I take it that the 51 year old married man you refer to , is her father. If that is how you see the two of them , you really do have problems . And they don't have much to do with a one week holiday.

Alwayscheerful Mon 15-Oct-18 08:47:29

It seems likely that DSD knows Daddy will pay for her trip and all her expenses, there may be a few raised eyebrows or maybe the rest of the group will enjoy her company.
I personally would make other arrangements, say you are going decline on this occasion, it's your annual holiday with your friends as a couple, explain you would be happy to join your stepchildren on a family break but this particular trip is your regular couples holiday.
Book yourself another stress free break, avoid the drama.

OhDearGodLookAtThisMess Mon 15-Oct-18 08:49:59

I would be annoyed at anyone being invited on a group holiday if I had said I'd prefer not.
That said, our annual skiing holidays are always about large groups and adults and offspring (of all ages) and partners and so forth, so that needn't be an issue.
But, I think the reasons you offer for this not being a good idea, are mainly excuses and actually show a dislike and irritation with your dsd.
And did someone on here really suggest you pull out of the trip and go elsewhere on your own???!!

Skittlesandbeer Mon 15-Oct-18 08:58:46

Hopefully she’ll see you both as her ticket to the ski-fields, but not intend to actually hang out with you all? Surely that’s her plan?

You seem convinced she’ll be cuddled up to Daddy the whole time, cramping your style. Not that I blame you for being cross, and maybe catastrophising the thing a bit. I’d be livid. But I can’t see how you can disinvite her now without causing an almighty ruckus.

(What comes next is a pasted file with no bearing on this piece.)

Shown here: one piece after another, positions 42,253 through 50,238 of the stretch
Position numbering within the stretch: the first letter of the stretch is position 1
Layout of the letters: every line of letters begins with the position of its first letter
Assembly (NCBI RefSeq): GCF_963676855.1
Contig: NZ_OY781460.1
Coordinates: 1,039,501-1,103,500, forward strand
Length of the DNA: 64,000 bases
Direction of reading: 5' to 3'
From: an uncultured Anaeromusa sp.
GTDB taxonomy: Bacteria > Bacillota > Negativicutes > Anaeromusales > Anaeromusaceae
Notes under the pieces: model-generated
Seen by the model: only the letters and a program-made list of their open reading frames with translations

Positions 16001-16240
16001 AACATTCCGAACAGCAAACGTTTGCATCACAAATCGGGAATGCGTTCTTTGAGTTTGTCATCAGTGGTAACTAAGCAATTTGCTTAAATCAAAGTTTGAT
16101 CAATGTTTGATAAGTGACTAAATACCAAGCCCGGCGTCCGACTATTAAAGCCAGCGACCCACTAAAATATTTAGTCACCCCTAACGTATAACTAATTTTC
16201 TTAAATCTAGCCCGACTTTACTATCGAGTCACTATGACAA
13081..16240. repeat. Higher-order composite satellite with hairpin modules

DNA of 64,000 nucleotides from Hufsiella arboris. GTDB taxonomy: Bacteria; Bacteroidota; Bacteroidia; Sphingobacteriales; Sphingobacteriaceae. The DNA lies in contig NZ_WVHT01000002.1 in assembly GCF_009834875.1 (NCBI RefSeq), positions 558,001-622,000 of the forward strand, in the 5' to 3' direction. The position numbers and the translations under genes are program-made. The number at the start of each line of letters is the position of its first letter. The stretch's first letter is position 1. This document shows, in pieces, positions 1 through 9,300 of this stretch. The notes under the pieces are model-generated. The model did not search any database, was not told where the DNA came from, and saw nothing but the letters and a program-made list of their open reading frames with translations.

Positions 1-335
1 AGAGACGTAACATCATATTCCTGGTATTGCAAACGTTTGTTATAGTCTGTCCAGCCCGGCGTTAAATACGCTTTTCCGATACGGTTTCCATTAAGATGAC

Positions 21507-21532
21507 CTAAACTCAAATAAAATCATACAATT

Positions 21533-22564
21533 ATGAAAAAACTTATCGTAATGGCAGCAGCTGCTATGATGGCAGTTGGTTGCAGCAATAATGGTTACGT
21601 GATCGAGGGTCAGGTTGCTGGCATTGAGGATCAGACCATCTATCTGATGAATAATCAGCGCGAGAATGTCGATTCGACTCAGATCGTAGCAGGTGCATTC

I agree that your problem is bigger than what’s happened with this trip. Feel free to bring a friend on your next romantic short-break, to emphasise your point.

MysweetAudrina Mon 15-Oct-18 08:59:20

It wouldn't bother me at all I would be delighted if my 25 year old sd came away with us. In fact she has asked us to go to Portugal for a week next summer with her and her boyfriend. She has friends who have a place there. She does loads of things with her own friends but she likes to make time for family too. She is not all about herself though and would mix well with any group. I think it's more about the relationship between your sd and her father that is causing you the problem as dh wouldn't fawn over sd in fact it is usually me and her giving out to him.

SwanneeKazoo Mon 15-Oct-18 09:02:33

It might not be as bad as you think. With others there, not just you and her father, her behaviour will be different and they probably won't let the talk be about dsd and her interests the whole time. They might even bring out a different side to her. You'll still be able to let your hair down and you won't be relegated to the back seat as there will be plenty of others you can talk to if you feel it's getting too intense between your dh and his daughter.